This is probably the best summer job ever. Waterslide testers are required to travel around the world and ride on exhilarating chutes, flumes and slides. Afterwards, the rides are rated on two factors, ‘Biggest Splash’ and ‘Adrenaline Factor’. The job requires willingness to travel and comfort in swimsuits. All the expenses are covered.
Sebastian Smith was selected from 2000 applicants to be the first waterslide tester and he travelled around the globe to test and review on slides and venues.

 

Netflix Tagger
The job of a ‘Netflix Tagger’ involves watching around 16-20 hours of TV and movies per week. They objectively watch and tag what they see as various genres. This then goes into the Netflix algorithm which will recommend what to watch next. This will help Netflix users to search for shows more easily. Employees must sign a non-disclosure agreement which prohibits revealing the exact amount they are paid. However, this rare position is awarded to 40 people worldwide.

 

Professional Sleeper
This job is usually done as part of a greater study. People are paid to sleep and aid scientific study. Doctors study the brain and other activities of the body while the human body is asleep. Apart from this, a professional sleeper helps various other organizations like mattress makers, various artists, hoteliers and hospitals by sleeping and sharing their feedback and experiences. The pay is highly dependent on the employee.
In 2013, NASA paid people $18,000 to stay in bed for 70 days as a part of a study, while an art gallery paid women $10 per hour to publicly sleep as part of an exhibit.

 

Crossword Puzzle Maker
We can find crosswords in nearly every newspaper that has been around for decades. The people who create these puzzles often start off as freelance writers or editors. It requires an excellent knowledge of language and the target audience should be understood. Most constructors work on a freelance basis, on a ‘per puzzle payment plan’. Crossword puzzle makers often have other writing jobs on the side.

 

Packaging Engineer
They are responsible for the development of effective packaging models for the organization. For this, a variety of tools and software applications are used in order to create packaging that fits the requirements. Three common activities that packaging engineers engage in are: New Product Development, Cost saving initiatives and Firefighting and Damage control. Packaging Engineers address many issues and opportunities that have a direct impact on the bottom line of a business.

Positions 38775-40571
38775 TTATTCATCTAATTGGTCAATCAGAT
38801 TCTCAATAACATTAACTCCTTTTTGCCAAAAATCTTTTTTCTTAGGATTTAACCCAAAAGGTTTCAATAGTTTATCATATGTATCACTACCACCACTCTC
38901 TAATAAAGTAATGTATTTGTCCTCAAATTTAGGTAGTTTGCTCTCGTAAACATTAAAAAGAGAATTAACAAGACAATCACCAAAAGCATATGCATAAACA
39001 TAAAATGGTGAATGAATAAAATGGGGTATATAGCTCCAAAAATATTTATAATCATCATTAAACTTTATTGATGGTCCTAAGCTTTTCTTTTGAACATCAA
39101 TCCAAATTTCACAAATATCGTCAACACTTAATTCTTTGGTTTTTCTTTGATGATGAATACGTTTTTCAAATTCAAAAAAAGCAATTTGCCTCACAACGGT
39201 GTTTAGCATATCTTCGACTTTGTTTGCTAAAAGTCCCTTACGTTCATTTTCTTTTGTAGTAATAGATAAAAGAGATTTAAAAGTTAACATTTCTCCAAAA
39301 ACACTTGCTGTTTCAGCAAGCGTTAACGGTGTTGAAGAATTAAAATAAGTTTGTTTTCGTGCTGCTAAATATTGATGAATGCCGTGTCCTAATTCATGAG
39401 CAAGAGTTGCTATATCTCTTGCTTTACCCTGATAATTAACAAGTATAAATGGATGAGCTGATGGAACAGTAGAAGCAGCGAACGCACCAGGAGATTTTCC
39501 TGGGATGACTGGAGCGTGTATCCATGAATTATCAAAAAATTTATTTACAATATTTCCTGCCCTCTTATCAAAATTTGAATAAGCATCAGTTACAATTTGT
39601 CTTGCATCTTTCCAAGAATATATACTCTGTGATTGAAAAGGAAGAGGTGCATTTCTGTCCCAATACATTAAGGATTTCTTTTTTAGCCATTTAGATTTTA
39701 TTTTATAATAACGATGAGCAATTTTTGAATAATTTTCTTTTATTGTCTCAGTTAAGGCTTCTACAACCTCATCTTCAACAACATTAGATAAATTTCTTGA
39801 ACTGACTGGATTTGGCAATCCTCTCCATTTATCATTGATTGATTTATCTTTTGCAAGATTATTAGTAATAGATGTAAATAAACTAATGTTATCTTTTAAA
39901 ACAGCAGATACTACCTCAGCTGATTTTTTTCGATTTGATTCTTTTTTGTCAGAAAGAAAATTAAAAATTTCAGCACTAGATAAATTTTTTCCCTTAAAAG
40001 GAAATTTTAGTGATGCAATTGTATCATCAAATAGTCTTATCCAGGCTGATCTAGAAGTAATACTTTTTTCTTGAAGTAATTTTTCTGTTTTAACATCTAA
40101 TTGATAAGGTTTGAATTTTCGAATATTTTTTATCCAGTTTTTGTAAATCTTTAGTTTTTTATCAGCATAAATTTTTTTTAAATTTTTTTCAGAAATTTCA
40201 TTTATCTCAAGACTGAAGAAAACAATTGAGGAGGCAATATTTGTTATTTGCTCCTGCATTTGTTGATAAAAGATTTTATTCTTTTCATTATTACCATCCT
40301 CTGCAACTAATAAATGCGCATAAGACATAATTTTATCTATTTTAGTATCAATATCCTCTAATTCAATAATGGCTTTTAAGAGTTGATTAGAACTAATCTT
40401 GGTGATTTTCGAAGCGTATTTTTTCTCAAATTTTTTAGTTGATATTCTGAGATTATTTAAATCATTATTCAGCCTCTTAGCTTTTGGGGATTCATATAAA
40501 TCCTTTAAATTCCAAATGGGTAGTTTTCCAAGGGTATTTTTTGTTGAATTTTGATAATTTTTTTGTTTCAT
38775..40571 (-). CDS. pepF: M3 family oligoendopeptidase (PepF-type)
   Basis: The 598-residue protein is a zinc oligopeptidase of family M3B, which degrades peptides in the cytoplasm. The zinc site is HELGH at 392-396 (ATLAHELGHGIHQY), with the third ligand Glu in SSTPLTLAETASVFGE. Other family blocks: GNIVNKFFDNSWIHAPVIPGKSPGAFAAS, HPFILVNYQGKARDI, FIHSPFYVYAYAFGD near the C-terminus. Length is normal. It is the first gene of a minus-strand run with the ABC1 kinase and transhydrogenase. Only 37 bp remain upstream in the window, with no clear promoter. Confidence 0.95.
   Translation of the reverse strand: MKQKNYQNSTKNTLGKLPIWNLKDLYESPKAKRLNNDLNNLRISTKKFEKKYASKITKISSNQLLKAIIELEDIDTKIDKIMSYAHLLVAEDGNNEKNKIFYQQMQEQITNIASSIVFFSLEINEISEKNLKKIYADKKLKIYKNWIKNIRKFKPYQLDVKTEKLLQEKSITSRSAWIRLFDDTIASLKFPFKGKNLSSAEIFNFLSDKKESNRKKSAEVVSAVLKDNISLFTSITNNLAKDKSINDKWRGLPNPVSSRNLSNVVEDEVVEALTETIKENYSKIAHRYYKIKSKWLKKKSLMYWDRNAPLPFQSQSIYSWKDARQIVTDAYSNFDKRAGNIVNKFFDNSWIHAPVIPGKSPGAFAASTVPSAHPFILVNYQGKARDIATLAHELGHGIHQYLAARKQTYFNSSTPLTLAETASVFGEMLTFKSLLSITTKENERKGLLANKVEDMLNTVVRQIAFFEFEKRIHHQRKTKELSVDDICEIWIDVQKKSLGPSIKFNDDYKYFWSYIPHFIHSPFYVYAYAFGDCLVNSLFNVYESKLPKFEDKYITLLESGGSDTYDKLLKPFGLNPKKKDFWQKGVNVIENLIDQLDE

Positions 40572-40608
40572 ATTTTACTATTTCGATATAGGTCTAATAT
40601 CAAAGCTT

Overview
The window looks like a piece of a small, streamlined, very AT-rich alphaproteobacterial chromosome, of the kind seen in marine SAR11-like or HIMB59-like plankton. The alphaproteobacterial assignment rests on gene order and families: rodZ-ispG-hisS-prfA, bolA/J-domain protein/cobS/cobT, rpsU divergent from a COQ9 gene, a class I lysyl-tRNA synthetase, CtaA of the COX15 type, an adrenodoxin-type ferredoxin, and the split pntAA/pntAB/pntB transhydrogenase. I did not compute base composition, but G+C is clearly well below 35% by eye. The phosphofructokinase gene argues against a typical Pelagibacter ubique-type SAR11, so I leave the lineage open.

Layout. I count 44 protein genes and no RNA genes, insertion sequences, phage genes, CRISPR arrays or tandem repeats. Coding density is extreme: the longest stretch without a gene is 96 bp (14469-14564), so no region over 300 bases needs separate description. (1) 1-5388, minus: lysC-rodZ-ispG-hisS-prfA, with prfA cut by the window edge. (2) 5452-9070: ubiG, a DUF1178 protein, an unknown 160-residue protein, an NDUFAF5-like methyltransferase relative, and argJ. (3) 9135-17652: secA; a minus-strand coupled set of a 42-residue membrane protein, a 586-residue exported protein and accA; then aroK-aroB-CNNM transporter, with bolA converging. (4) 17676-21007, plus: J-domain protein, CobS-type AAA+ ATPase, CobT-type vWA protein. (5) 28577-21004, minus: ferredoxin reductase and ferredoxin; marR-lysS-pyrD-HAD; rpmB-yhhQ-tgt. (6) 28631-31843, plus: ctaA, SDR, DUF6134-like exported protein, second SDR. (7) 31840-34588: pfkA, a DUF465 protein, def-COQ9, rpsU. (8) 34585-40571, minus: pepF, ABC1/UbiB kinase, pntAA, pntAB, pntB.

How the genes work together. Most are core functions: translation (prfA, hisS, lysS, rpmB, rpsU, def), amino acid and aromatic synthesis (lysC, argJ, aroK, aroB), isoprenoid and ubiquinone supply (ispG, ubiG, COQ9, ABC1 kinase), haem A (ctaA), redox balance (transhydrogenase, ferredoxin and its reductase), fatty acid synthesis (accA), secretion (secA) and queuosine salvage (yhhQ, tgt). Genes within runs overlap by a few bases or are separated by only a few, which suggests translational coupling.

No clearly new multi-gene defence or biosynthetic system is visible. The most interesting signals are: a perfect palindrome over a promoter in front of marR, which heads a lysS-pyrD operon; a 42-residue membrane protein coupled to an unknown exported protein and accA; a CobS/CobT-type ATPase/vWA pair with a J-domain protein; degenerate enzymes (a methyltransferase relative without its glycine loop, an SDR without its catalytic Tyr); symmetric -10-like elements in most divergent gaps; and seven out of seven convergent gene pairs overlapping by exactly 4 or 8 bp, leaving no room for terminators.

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Sustainable Development Goals : Relevance to Sri Lanka

On September 25th, 2015, 193 countries adopted a set of goals under the United Nations supervision to end poverty, protect the planet and ensure prosperity for all as part of a new sustainable development agenda. These are called the Sustainable Development Goals (SDGs) or Global Goals. Each of these goals consists of targets which should be achieved by each participating country by 2030.
Here’s a look at the relevance and implementation of SDGs in Sri Lankan context.

Having overcome a three decade long terrorist conflict, Sri Lanka has begun to transform towards a sustainable and resilient society. The poverty rate has dropped to 4.1% in 2016 and the country is on the verge of reaching upper middle income status with a per capita GDP of USD 4060 in 2017. Unemployment rate has remained below 5% for the last seven years.
Free education and health policies have resulted in high life expectancy (75 years) and high youth literacy rate (98.7%). As a result, UN has recognized Sri Lanka among ‘high human development’ achieved countries.
The government’s Vision 2025 that provides the overall vision and the Public Investment program, the three year rolling plan align significantly with SDGs. The National Budget 2018 focused on a ‘Blue Green Economy’ to create an eco-friendly environment where everyone can co-exist harmoniously.

Main challenges and areas of progress

Poverty
Multi-dimensional Poverty Index (MPI) was 1.9% in 2012/13 which reflects a reduction in poverty. However, poverty pockets exist throughout the country and disparities can be observed among districts.

Health
Maternal mortality and neonatal mortality have decreased remarkably. Population aging and increase of non-communicable diseases can be identified as challenges. Health policy 2016-2025 addresses issues in financing, regulations and primary healthcare.

Education